# Page:1902 Encyclopædia Britannica - Volume 26 - AUS-CHI.pdf/760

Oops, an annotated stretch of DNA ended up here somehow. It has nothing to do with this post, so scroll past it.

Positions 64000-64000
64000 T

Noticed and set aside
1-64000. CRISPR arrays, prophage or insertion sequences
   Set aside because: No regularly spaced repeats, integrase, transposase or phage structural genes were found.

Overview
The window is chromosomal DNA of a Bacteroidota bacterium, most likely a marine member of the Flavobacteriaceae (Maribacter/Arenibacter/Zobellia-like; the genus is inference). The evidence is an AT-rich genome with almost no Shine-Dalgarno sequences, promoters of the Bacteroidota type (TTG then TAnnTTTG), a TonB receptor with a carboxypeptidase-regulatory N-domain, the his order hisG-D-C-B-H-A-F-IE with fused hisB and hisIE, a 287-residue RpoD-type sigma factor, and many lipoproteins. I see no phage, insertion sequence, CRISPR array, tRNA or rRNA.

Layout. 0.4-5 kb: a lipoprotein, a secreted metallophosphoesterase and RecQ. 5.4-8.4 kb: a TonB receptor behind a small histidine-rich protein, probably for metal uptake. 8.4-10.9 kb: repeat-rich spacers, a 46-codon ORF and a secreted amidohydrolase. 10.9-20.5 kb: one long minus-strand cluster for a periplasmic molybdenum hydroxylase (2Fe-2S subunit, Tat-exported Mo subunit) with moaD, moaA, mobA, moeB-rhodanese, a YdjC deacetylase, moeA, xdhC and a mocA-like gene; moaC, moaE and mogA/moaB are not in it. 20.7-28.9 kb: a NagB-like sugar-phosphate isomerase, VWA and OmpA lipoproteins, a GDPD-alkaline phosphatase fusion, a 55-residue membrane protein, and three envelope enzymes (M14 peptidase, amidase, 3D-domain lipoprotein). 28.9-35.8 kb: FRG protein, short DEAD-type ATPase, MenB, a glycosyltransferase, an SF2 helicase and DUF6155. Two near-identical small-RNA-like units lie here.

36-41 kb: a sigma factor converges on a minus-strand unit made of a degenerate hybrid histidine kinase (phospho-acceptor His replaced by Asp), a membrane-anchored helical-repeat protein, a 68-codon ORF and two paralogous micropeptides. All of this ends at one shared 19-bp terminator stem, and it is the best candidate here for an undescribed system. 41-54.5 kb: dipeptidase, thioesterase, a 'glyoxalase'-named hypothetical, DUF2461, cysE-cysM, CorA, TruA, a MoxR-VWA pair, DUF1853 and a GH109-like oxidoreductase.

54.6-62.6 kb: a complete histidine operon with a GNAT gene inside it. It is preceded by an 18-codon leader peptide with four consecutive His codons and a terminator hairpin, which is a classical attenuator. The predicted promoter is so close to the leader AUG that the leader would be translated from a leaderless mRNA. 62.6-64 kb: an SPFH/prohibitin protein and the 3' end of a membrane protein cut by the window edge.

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the idea of representing the earth’s surface on a cylinder, in which the length of the degrees of latitude were increased as they approached the pole in the same proportion as those of longitude decreased on the globe. This idea was perfected about 1590 by Edward Wright, an Englishman, and it is on his principle that the present charts are drawn on what is known as “ Mercator’s proMercator’s jection.” The advantage of this projection to projec . saiior js that the ship’s course between any two places is represented by a straight line. On a sphere the meridians all converge towards the pole, the degrees of latitude are equal, those of longitude decreasing towards the pole; on a Mercator’s chart the meridians are drawn as parallel lines, and the degrees of longitude are all equal. To compensate for this error, the degrees on the Mercator chart are increased as they approach the pole beyond their actual lengths, in the same proportion as the degrees of longitude on the sphere diminish in length as they approach the pole. The length of a degree of latitude in the parallel of 70° is consequently three times that of a degree at the equator. It is, however, only when equatorial and polar regions are contrasted that the distortion becomes evident—contiguous countries and seas appear but little out of proportion to each other, and no other projection is known that so well meets nautical requirements. Distances on a Mercator chart are measured on the latitude scale, on the sides of the chart, taking care to use that part of the scale which is in the same latitude as the ship; e.g., distances between places within the parallels of 50° and 60° must be measured upon the latitude scale between 50° and 60°. The British Admiralty charts are compiled, drawn, and issued by the Hydrographic Office. This department of the Admiralty was established under Earl Spencer Hydropy an or(Jer in council in 1795, and consists of